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Wednesday, October 31, 2012

THE VIEW FROM THE MOUNTAIN

              barnett newman

It's October 31. At 9:30pm I mark 36 years in the mountains. Driving up the Parkway from highway 21 into fog thicker and thicker until about the last five or six miles were in dense fog we call "peasoup." It required hanging head out the side window watching the double yellow line beside the front tire. Ahead was a white wall I drove through. Headlights made it even more opaque, opaque by light. I drove up the mountain watching the lines beside the tire, the only spot where I could see the road. The light reflecting from the fog lit the spot beside the wheel, and behind the wheel it was blackness of night. Up the winding mountain highway I traveled at about 5mph. Passing the overlooks and places where roads came into the Parkway was frightening; the double yellow line stopped for a space of 20 to 30 feet. I had no guarantee I'd connect with the yellow lines at the other end of that space. I might drive into the rock wall, or in my mind that had no understanding of driving in the mountains I might drive off the side of the mountain down a cliff and explode at the bottom like in movies. About the time uncertainty crept into my mind whether the double yellow lines would appear again, it wasn't long before I found them.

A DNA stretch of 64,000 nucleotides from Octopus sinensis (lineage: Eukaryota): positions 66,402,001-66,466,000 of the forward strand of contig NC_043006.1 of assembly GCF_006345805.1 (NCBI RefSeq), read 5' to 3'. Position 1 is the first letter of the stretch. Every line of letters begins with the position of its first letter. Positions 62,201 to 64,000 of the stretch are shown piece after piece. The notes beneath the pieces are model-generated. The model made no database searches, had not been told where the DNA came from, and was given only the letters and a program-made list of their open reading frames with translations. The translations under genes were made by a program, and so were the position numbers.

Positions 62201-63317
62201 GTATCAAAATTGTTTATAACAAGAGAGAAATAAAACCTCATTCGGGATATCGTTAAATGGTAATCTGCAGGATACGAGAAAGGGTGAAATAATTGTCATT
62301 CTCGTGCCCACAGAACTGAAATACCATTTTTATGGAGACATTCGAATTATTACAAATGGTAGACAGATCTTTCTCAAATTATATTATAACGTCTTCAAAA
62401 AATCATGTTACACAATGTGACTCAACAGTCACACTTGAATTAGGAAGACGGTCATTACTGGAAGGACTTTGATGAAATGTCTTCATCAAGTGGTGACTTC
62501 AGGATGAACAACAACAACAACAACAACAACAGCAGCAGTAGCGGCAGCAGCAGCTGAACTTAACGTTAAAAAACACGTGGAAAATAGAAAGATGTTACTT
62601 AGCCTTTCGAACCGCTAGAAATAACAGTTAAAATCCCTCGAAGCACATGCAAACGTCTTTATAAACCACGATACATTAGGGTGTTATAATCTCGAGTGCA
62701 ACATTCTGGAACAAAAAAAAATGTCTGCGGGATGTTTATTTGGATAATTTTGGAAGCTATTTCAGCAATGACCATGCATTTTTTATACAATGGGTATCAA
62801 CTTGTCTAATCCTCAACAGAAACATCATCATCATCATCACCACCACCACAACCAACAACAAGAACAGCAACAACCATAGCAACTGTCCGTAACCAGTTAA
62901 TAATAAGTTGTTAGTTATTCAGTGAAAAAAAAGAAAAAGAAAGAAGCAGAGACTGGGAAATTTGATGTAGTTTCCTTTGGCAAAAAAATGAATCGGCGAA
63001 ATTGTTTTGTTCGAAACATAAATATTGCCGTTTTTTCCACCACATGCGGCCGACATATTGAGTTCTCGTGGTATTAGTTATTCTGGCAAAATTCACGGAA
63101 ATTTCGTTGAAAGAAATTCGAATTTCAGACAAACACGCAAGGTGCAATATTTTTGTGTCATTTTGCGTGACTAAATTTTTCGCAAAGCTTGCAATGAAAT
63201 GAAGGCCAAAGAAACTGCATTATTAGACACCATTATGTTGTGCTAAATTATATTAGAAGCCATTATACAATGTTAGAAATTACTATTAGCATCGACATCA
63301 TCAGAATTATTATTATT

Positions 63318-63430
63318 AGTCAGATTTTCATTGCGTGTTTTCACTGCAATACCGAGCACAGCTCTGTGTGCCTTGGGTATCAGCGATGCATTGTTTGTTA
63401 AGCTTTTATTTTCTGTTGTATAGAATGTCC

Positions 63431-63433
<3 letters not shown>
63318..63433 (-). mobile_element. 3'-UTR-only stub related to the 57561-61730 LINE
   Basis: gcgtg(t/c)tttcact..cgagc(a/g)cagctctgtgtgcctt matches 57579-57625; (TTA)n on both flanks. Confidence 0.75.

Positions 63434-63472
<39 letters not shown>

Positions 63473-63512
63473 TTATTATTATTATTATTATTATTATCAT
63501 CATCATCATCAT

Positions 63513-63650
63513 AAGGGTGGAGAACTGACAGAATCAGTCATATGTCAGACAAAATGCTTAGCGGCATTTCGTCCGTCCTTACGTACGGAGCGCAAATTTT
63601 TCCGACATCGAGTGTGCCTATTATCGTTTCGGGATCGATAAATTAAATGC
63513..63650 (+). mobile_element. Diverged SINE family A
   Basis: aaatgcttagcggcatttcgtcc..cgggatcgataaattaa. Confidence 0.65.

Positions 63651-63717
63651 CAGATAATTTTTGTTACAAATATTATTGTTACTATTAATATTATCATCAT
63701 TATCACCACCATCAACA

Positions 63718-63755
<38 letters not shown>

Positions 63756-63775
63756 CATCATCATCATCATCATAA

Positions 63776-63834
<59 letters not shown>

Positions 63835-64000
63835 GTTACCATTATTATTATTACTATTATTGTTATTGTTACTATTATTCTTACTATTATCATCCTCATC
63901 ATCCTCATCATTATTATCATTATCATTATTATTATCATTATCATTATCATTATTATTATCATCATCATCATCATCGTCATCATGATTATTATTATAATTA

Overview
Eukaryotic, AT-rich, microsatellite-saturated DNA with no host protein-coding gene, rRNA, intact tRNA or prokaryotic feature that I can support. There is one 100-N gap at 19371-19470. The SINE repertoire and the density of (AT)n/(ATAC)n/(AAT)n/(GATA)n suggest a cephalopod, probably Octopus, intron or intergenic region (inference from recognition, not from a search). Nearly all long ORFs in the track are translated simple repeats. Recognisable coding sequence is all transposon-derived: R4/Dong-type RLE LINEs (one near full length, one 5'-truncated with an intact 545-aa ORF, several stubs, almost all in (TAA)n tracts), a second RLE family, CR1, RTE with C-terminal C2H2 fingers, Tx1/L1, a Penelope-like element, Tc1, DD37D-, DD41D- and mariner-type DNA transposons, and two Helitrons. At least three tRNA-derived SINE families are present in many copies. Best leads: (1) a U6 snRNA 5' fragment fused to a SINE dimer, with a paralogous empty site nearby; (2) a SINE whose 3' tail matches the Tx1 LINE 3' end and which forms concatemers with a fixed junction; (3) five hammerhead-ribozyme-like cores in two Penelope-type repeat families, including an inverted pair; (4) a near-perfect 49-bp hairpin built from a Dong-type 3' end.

Of an English major mind, I drove through the fog dwelling on the symbolism of passing through a stretch of dense mountain peasoup to my new life, shrouded in the unknown, focused on the immediate present, tire beside the double lines. It seemed appropriate that my new life in the unknown would begin with a cloud to drive through, a tunnel from my life past to my life future. I didn't look at it as a good sign or a bad sign, rather a flow through what was literally a tunnel of light, ascending the mountain, Air Bellows Mountain, elevation 3,700ft. Even after the Parkway, driving down Air Bellows Gap Road, unpaved, I watched the ditch beside the tire on the left side. The right side of the road went almost straight down and did not have a rock wall like on the Parkway. I saw in my mind the truck rolling down the side of the mountain, bouncing from tree to tree like a pinball: tilt. Didn't want to do that, so I kept the left front tire at the edge of the gravel where I could more or less see the edge of the road. Turned down the paved driveway to the house, maybe a tenth of a mile. By the time I parked the pickup, I felt like I'd crossed a three hundred mile bridge from one continent to another.